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Glowing Clothes and Microplastics: The Hidden Pollutants in Our Water

When you see an advertisement for a detergent that promises to make your clothes brighter, it probably contains something called a fluorescent whitening compound, or optical brightener. These materials absorb UV light and emit visible blue light through fluorescence, resulting in brighter whites and more vibrant colors. In other words, your clothes are glowing.

Fluorescent Whitening Compounds: Making Clothes Brighter

However, these brighteners can find their way into the water supply. Luka Vucinic, a lecturer and environmental engineer at Glasgow Caledonian University in London, studies the problem of pollutants like fluorescent whitening compounds, microplastics, and other indicators of fecal contamination in karst aquifers. He will present his team’s findings next week during the European Geosciences Union (EGU) General Assembly 2024.

Karst Aquifers: A Vulnerable Source of Drinking Water

Karst aquifers are formed when limestone and dolomite dissolve, creating spectacular caves, sinkholes, and interconnected fractures that channel water. These aquifers are a major source of drinking water around the world, but they are also extremely vulnerable to pollution. Features that connect the Earth’s surface directly with an aquifer can funnel pollutants into water supplies.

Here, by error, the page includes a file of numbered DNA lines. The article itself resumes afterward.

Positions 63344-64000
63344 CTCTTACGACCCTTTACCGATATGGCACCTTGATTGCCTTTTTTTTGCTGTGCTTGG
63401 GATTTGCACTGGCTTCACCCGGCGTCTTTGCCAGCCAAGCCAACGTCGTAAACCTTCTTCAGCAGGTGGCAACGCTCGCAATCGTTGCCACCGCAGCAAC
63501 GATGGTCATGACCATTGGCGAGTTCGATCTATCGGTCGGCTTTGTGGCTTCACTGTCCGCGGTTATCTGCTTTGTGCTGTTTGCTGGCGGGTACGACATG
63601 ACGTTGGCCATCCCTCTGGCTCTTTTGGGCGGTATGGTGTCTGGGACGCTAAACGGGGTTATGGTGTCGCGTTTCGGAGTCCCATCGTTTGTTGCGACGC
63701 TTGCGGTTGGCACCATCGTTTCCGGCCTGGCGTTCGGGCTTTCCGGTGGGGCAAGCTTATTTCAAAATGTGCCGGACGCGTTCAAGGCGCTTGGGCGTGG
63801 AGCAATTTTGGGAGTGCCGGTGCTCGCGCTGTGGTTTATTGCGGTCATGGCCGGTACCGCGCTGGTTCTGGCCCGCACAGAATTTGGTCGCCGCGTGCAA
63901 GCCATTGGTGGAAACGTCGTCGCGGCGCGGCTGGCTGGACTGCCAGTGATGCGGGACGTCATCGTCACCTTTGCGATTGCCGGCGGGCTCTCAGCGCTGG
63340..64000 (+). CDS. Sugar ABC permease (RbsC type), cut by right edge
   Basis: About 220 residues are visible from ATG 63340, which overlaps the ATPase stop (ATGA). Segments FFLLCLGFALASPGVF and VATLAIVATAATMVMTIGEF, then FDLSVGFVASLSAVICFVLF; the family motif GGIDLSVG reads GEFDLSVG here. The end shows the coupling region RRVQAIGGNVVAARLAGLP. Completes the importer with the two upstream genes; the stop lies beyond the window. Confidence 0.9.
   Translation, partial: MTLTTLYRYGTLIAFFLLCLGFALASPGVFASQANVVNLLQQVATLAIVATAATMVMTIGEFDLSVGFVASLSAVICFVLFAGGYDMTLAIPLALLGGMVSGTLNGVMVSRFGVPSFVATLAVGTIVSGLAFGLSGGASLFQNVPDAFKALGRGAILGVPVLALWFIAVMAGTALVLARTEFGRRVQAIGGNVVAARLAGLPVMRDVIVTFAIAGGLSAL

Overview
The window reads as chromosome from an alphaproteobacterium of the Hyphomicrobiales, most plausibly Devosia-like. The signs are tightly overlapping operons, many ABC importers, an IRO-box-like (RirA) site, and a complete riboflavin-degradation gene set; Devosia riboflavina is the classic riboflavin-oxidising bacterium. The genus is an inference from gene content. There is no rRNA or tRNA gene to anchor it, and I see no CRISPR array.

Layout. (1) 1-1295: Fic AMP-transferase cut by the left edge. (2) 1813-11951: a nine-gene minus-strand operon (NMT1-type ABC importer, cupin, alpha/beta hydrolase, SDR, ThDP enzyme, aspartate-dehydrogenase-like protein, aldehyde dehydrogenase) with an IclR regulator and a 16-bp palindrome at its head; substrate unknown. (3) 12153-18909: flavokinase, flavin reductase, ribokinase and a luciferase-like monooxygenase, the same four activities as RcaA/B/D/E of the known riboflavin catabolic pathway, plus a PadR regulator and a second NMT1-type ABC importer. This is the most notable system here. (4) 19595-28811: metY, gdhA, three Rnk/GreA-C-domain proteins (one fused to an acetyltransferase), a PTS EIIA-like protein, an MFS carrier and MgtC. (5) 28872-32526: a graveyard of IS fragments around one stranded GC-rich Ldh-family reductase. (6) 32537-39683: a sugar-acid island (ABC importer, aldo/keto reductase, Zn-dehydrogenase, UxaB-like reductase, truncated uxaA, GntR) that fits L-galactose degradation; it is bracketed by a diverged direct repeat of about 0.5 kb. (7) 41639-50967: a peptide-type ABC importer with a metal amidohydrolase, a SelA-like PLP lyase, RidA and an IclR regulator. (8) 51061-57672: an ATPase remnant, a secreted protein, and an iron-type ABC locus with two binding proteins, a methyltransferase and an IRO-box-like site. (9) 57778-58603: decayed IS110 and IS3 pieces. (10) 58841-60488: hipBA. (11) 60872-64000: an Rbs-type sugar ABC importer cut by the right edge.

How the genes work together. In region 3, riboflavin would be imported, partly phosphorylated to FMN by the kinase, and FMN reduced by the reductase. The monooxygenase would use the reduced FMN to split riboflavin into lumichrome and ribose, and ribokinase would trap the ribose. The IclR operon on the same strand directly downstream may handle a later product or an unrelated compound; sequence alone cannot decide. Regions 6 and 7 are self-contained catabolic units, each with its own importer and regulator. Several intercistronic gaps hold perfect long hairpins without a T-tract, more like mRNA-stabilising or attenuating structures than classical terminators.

Tracking Pollutants from Washing Machines to Springs

In Ireland, which relies heavily on karst groundwater, there are more than 500,000 homes using on-site domestic wastewater treatment systems that process water from toilets, washing machines, showers, and dishwashers. After a pitstop in a septic tank, the systems disperse wastewater into the ground. Vucinic and colleagues evaluated a range of contaminants emerging from springs to obtain an integrated picture of what’s going into and coming out of these karst aquifers.

A New Approach to Monitoring Wastewater Contamination

In areas with large numbers of on-site domestic wastewater treatment systems within 200 meters of at least one direct pathway into the underlying aquifer, the team detected high concentrations of fluorescent whitening compounds and microplastics. When fluorescent whitening compounds, which definitely come from humans, and microplastics rise and fall together in water samples, it indicates that microplastic contamination is likely coming from wastewater. This is the first study to show such a link in samples from karst springs, Vucinic said.

“This could be especially attractive for monitoring human wastewater contamination of karst aquifers worldwide, especially in developing countries,” explained Vucinic, as the methods used for detecting fluorescent whitening compounds are inexpensive and relatively easy to apply.



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